Exploring around Royan

Trip Start Aug 02, 2012
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Trip End Aug 02, 2013


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Flag of France  , Poitou-Charentes,
Thursday, June 6, 2013

Our first stop for the day was at Pointe Espagnol, familiar stomping grounds for Sheahan and Meghan when they had lived in Royan. This was my second visit to the beach and I was very glad for the clear blue skies (our last visit in 2008, it had been quite overcast). We stopped that morning at a bricolage (hardware store) to exchange our camping gas as it was close to running out. On the way to the Pointe, we encountered a couple of very interesting rondpoints (roundabouts) including one which just looked odd and a bit creepy. Partway through our trip, I decided I should take pictures of the interesting rondpoints we pass through and today definitely added a few to the list. We walked for a ways along the Pointe Espagnol, enjoying the sunshine and the view, collecting shells along the way. We saw the most enormous jellyfish that any of us had seen. The beach went for quite a few kilometers but we decided to turn back about after an hour or so. We sat in the beach parking lot, just beyond the dunes, and enjoyed a picnic lunch of cheese, bread, salads, rillettes and cold Orangina. After lunch, we drove on down to Royan, where we had been planning on meeting up with the Lafeuilles. After setting up camp in camping la Clairefontaine in Pontaillac, at the west end of Royan, we drove over to the Lafeuille's place. We didn’t see anyone home and after getting no answer to the door bell, Sheahan and James went over to see their home from ’94 and the school that Megs and Braeden had attended. Megs and I waited in front of the Lafeuille’s in case someone turned up and then about half an hour later, we saw someone get out of a car and walk right into the yard. It turned out that Sandrine had been home all along and the bell just hadn’t rung! Sheahan and James soon returned and we had a short visit with Sandrine and Didier before heading back to camp.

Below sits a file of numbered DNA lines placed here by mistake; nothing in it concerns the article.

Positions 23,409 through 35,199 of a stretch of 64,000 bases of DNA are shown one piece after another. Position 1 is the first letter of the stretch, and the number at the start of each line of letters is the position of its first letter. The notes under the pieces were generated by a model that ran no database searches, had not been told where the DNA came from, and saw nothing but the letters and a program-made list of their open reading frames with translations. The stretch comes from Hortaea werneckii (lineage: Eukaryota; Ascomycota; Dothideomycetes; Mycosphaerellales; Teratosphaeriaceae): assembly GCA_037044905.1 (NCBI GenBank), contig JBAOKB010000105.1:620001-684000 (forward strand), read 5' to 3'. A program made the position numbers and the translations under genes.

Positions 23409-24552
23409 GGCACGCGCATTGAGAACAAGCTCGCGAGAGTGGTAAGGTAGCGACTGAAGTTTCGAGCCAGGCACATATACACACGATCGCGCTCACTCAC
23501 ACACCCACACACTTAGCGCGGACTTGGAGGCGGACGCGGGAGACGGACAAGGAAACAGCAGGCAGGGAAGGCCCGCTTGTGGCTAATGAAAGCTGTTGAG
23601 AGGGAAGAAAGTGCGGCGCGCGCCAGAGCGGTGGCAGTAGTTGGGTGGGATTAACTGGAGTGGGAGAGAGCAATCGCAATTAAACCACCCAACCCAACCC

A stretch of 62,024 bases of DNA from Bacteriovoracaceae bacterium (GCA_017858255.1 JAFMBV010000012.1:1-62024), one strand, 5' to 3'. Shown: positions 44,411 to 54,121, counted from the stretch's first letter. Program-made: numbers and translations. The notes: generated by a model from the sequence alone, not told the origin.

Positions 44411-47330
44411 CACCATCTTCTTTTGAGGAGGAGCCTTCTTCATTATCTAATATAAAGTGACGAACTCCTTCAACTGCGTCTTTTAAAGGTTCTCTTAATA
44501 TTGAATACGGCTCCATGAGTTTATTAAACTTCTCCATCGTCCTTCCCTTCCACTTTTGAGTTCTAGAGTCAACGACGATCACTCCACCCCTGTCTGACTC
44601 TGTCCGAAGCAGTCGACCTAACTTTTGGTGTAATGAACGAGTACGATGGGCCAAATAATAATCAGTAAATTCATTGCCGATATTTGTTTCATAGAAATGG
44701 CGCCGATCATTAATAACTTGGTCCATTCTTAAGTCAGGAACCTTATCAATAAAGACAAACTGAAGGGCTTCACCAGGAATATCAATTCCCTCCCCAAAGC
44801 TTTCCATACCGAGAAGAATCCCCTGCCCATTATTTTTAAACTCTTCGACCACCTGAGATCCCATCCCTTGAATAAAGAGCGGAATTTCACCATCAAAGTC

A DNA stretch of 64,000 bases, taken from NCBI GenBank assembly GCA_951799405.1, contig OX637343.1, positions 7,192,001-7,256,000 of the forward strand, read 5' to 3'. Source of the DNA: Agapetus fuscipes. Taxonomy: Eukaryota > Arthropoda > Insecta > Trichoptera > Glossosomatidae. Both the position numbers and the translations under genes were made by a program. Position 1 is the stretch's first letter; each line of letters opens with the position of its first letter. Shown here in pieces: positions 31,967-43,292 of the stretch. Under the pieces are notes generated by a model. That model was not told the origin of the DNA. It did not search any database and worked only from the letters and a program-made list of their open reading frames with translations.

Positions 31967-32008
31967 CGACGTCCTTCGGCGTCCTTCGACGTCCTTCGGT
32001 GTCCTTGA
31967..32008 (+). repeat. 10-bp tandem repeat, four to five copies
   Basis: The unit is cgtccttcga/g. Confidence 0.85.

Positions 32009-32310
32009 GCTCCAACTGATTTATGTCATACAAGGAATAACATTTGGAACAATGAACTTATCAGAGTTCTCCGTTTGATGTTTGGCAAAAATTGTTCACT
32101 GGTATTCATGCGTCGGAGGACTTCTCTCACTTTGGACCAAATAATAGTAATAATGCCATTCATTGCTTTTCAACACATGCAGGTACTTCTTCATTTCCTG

The next morning, we visited the market in Royan. We’d been to it several times before but it was James’ first time. We split off at the market and agreed to meet up with Sheahan and James around noon. The olive and fruit/vegetable stands were out in full force and made for a colourful market experience. We enjoyed browsing the stalls and picked out a number of things for a picnic lunch: rillettes, rice wraps, olives, bread, strawberries and some tarte salée. It was a bit of an odd assortment but when we sat down in the shade by the beachfront and ate lunch, it all disappeared pretty quickly.  Afterwards, we went for a stroll along the waterfront, admiring all the old houses that had survived the WWII bombings. It was very hot and humid out, with the temperature around the high twenties so we didn’t linger too long. We were all soon back at the campsite and enjoying the lovely pool which surprisingly we had pretty much all to ourselves. Just around sunset, we went for a walk down to the bay at Pontaillac. There was a magnificent sunset and with fishing carrelets lining the northern end of the bay, I was soon clambering up onto the rocks to get photos.